In both cases, we don't know what happens (happened) in the ultimate condition. We know the early universe was uniformly hot and dense and if you keep extrapolating back you get infinities from the math (a singularity). Similarly, with black holes, when you use GR to predict what happens to the matter, you end up with a singularity.

I don't think anyone considers singularities to be physically realistic; they are just an indication that the math no longer makes sense.

However, there are two big differences between the universe and a black hole. A subtle one is that the singularity for the early universe is in the past while one for a black hole is in the future (the radial dimension of the black hole becomes time instead of space when you pass the event horizon).

A more significant difference is that a black hole is a concentration of mass at one place (our mathematical models of black holes actually describe an unchanging black hole in an otherwise empty universe; but this is a reasonable approximation to reality). The universe on the other hand has always been uniformly (approximately) full of matter. 

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2 hours ago, Strange said:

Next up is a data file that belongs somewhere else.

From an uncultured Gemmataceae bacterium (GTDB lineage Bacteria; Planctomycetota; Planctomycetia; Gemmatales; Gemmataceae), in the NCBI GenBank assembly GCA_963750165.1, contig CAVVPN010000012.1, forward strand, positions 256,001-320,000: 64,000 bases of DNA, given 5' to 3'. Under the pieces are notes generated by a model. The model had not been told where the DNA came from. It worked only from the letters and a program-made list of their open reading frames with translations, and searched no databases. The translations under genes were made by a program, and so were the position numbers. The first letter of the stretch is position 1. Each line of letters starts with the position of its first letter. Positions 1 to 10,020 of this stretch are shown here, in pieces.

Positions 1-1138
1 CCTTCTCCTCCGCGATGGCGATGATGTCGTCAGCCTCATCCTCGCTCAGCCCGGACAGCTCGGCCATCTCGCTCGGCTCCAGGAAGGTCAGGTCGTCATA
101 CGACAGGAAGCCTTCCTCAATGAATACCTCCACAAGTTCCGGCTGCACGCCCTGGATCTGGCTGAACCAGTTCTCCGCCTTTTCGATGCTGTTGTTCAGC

It is the size of the event horizon (the radius is directly proportional to the mass).

OK - that mental picture is way more manageable for my brain. lol  a BH whose actual singularity was the size of the solar system would probably have an EH larger than the universe, lol.  (It's OK - I know it doesn't really work like that - they are all the same 'size' - a singularity, whatever that is the size it is and is 'mathematically' considered an infinitely small point in space.).

 

2 hours ago, Strange said:

I don't think anyone considers singularities to be physically realistic; they are just an indication that the math no longer makes sense.

Speculation:-

I think it could make sense if the conditions inside the centre of the BH, the singularity, were such that all the collapsed matter is so compressed that every wave form from every subatomic particle chucks any exclusion laws out of the window and super impose themselves on each other into a single wavefunction for the whole mass. A bit like one giant collapsed super nucleus. A super giant single quantum entity made from the entire mass. I can envision 2 perspective states here -